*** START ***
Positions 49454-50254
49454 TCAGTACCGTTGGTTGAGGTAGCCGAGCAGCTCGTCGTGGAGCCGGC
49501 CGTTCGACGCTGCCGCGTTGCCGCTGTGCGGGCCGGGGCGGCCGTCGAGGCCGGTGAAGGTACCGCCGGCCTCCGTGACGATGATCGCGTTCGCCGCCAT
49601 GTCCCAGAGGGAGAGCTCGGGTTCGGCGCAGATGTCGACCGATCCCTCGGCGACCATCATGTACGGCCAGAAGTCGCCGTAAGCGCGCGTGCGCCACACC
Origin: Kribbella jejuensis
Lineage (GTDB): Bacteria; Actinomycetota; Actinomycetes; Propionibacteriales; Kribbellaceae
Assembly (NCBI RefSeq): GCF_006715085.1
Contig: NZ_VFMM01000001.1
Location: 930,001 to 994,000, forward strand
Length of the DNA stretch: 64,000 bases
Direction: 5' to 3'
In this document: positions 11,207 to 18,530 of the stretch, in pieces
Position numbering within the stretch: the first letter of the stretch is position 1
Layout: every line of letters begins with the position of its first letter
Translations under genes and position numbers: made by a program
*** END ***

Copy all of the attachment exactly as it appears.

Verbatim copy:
Positions 49454-50254
49454 TCAGTACCGTTGGTTGAGGTAGCCGAGCAGCTCGTCGTGGAGCCGGC
49501 CGTTCGACGCTGCCGCGTTGCCGCTGTGCGGGCCGGGGCGGCCGTCGAGGCCGGTGAAGGTACCGCCGGCCTCCGTGACGATGATCGCGTTCGCCGCCAT
49601 GTCCCAGAGGGAGAGCTCGGGTTCGGCGCAGATGTCGACCGATCCCTCGGCGACCATCATGTACGGCCAGAAGTCGCCGTAAGCGCGCGTGCGCCACACC
Origin: Kribbella jejuensis
Lineage (GTDB): Bacteria; Actinomycetota; Actinomycetes; Propionibacteriales; Kribbellaceae
Assembly (NCBI RefSeq): GCF_006715085.1
Contig: NZ_VFMM01000001.1
Location: 930,001 to 994,000, forward strand
Length of the DNA stretch: 64,000 bases
Direction: 5' to 3'
In this document: positions 11,207 to 18,530 of the stretch, in pieces
Position numbering within the stretch: the first letter of the stretch is position 1
Layout: every line of letters begins with the position of its first letter
Translations under genes and position numbers: made by a program